By Thomas M. Priselac, President and CEO

It drives the future of healthcare, not just at Cedars-Sinai, but for patients around the country and around the world.

It's been a crucial element of our mission for decades and has expanded significantly over the last several years.

It enables Cedars-Sinai to offer new options to patients.

If you haven't guessed by now, I'm referring to Cedars-Sinai's academic mission—our commitment to research and education that improves lives. Our extraordinary capabilities in patient care would not be possible without our academic programs, just as our academic excellence would not be possible without our patient-care expertise. Each is inextricably tied to the other.

For example, our research mission enables us currently to offer more than 500 clinical trials to patients, providing access to experimental treatments that may not be available elsewhere. Many of our past clinical trials have led to groundbreaking treatments that are now used around the world. 

And in the many laboratories located in Pavilion, the Davis Research Building and Spielberg, Cedars-Sinai physicians and scientists are making key discoveries about causes and treatments for disease at the molecular and cellular levels. This laboratory research is enriched by its proximity to our clinical activities, as clinical challenges present new problems for our scientists to solve. This was a key principle in the design of Pavilion, where researchers and their laboratories are literally next to clinicians and patient-care areas.

While our research is invaluable to thousands of patients throughout Cedars-Sinai, it also benefits millions of people around the globe. Medical devices, new surgical techniques, new imaging and diagnostic tests, and new therapies developed at Cedars-Sinai are now used routinely throughout the world.

Similarly, our education programs benefit people far beyond the Southern California region. Physicians, scientists, nurses, pharmacists and other healthcare professionals who trained at Cedars-Sinai can be found at institutions of all sizes—from large hospitals to small rural clinics—in every corner of the world. They also can be found throughout Cedars-Sinai, as many of our top physicians, nurses and others started out as students here or advanced their careers through our education programs.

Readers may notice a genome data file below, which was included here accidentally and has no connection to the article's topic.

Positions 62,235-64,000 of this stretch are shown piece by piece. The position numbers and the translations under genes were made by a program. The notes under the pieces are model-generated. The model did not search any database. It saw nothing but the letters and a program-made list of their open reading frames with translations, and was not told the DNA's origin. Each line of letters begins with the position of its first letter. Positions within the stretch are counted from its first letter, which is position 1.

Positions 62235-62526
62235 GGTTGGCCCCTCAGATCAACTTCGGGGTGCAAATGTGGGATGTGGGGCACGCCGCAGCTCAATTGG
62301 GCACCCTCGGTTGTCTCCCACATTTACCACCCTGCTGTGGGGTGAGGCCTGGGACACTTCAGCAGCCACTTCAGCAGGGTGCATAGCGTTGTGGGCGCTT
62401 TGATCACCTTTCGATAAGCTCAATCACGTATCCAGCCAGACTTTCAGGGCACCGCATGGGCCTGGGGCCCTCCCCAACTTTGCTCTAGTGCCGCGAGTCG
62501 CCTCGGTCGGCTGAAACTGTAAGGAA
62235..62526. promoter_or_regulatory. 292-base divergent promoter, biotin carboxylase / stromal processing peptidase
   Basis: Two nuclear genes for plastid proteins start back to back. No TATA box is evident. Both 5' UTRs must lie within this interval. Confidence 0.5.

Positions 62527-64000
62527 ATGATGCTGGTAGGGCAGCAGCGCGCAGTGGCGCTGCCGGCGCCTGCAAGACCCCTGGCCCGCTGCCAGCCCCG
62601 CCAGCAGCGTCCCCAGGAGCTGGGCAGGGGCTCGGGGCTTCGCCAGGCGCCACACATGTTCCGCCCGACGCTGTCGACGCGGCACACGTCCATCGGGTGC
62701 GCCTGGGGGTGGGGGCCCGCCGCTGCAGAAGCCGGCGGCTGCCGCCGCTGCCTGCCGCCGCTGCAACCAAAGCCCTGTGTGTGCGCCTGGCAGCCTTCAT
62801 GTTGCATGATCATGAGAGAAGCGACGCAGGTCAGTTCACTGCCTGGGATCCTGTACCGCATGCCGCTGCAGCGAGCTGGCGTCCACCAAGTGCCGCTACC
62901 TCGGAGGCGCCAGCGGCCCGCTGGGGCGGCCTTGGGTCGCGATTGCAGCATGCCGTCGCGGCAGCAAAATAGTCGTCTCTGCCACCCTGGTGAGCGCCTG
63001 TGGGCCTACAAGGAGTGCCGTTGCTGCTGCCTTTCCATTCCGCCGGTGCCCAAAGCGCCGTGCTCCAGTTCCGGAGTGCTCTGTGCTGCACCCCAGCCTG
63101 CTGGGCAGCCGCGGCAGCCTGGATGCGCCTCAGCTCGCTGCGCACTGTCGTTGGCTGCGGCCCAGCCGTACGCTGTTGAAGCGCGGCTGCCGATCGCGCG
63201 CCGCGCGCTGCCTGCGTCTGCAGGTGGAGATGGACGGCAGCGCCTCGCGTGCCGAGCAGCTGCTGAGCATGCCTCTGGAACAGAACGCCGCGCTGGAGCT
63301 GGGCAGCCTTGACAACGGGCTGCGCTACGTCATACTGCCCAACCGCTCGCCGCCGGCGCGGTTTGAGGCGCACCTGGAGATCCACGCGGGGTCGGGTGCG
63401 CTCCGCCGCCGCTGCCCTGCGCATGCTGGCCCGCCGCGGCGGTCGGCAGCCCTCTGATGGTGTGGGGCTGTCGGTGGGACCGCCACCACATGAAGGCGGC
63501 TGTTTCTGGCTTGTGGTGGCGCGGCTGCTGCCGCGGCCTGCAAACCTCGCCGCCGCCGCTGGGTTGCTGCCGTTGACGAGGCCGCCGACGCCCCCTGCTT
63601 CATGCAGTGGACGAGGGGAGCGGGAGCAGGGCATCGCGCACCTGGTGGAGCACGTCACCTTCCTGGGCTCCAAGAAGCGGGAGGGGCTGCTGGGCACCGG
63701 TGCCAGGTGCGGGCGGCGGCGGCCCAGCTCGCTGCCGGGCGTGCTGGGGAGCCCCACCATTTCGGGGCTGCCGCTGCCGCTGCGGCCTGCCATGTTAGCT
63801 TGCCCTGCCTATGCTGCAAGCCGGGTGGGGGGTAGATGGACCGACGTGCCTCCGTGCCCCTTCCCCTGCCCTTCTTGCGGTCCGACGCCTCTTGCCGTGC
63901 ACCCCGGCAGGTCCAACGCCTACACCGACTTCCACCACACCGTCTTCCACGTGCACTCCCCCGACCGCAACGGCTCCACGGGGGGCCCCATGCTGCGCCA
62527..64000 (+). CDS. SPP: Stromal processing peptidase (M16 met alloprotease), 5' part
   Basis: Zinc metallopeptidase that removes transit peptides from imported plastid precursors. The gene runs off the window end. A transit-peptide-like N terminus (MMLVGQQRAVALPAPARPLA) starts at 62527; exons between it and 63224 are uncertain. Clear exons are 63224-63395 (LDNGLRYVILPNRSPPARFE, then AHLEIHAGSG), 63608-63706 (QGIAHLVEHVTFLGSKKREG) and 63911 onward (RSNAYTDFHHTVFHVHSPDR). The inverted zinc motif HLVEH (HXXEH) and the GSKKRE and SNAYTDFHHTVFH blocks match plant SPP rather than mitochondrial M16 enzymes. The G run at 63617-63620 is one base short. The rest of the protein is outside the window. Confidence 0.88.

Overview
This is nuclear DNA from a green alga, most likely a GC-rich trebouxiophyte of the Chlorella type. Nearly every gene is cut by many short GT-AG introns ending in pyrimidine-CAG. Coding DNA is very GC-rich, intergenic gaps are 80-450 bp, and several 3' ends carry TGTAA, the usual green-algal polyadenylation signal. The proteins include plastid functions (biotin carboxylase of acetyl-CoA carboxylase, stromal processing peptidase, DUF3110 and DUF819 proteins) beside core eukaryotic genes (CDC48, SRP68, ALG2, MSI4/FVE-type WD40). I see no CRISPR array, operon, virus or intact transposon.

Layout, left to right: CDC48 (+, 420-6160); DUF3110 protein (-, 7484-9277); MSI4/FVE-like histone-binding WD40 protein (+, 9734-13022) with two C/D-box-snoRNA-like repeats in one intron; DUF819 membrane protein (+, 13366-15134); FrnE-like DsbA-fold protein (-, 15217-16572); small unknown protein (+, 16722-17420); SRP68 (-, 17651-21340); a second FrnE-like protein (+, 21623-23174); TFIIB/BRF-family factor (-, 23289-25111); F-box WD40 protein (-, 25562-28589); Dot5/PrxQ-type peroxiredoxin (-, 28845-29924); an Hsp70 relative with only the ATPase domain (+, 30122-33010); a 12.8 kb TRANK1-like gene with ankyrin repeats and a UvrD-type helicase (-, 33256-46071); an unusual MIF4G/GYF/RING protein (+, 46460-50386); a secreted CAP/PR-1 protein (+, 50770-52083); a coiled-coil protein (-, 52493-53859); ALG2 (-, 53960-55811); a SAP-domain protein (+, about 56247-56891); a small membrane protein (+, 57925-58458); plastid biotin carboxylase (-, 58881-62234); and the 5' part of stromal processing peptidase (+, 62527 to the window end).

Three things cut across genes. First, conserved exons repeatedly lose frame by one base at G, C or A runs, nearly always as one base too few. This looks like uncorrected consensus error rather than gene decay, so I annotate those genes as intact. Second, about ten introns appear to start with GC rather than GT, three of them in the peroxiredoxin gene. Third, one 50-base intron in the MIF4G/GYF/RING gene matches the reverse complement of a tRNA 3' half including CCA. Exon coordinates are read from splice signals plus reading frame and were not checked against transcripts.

These programs are more important than ever, given the severe shortage nationwide of physicians, nurses and other healthcare professionals to care for people in the future. In recent years, our education programs have expanded beyond the clinical sphere, as we now offer a doctorate degree in biomedical and translational sciences and master's degrees in biomedical sciences, including health delivery sciences and magnetic resonance in medicine.

While Cedars-Sinai began as a hospital in 1902 and will always be renowned for the quality of our clinical care, our academic mission is an essential component of who we are and greatly enhances our capability to serve people now, as well as for decades to come.

Parking Rate Changes Coming in November

Our organization has been working hard to identify ways in which we can operate more efficiently while upholding our mission to our patients and the community. With your help, we've implemented many strategic decisions to help us achieve our goals—decisions that allow us to continue investing in our organization, its people and resources.

Most recently, we surveyed the current parking rates for patients, visitors, employees and faculty physicians at our lots and garages. After a thorough analysis, we will be adjusting parking rates in November for all full-time, part-time and per-diem Cedars-Sinai Medical Center employees, independent contractors and faculty physicians who pay for parking.

The new rates will be as follows:

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This tiered approach to parking rates closely models our tiered approach to medical benefits and takes into consideration the range of salaries of our individual employees. For some employees, parking rates will decrease. For others, rates will increase. The new parking rates will be reflected in your Nov. 15 paycheck. Additionally, daily parking rates for our patients and visitors will change beginning Monday, Nov. 4. Information about those rate changes will be shared in the following weeks and also can be found in the FAQ below.

For more than two decades, Cedars-Sinai has maintained parking rates and subsidized much of the cost of parking for our employees and patients. Now, we are adjusting our rates to reflect current industry standards. As an example, employees at UCLA Health pay between $83 and $152 a month for parking. At Keck Medicine of USC, employees pay between $81 and $172 a month for parking.

We believe our tiered approach—again, structured like our benefits model and based on compensation—sets our rates at a reasonable cost. In most cases, our rates are still much lower than those of our healthcare counterparts. We hope you understand our need to make these adjustments. The attached FAQ provides more information about the rate changes.